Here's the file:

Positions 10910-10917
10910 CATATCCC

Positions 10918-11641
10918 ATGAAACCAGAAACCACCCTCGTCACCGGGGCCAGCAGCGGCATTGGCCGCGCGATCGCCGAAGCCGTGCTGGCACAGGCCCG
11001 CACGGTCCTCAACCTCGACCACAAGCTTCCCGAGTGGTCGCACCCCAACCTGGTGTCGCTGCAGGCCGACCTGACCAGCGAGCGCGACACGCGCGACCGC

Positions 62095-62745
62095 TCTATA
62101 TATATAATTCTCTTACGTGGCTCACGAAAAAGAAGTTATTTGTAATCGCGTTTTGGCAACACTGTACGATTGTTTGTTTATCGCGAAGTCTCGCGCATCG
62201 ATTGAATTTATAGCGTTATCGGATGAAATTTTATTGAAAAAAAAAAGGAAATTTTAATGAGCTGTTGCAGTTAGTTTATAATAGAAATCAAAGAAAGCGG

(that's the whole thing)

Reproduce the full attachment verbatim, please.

Positions 10910-10917
10910 CATATCCC

Positions 10918-11641
10918 ATGAAACCAGAAACCACCCTCGTCACCGGGGCCAGCAGCGGCATTGGCCGCGCGATCGCCGAAGCCGTGCTGGCACAGGCCCG
11001 CACGGTCCTCAACCTCGACCACAAGCTTCCCGAGTGGTCGCACCCCAACCTGGTGTCGCTGCAGGCCGACCTGACCAGCGAGCGCGACACGCGCGACCGC

Positions 62095-62745
62095 TCTATA
62101 TATATAATTCTCTTACGTGGCTCACGAAAAAGAAGTTATTTGTAATCGCGTTTTGGCAACACTGTACGATTGTTTGTTTATCGCGAAGTCTCGCGCATCG
62201 ATTGAATTTATAGCGTTATCGGATGAAATTTTATTGAAAAAAAAAAGGAAATTTTAATGAGCTGTTGCAGTTAGTTTATAATAGAAATCAAAGAAAGCGG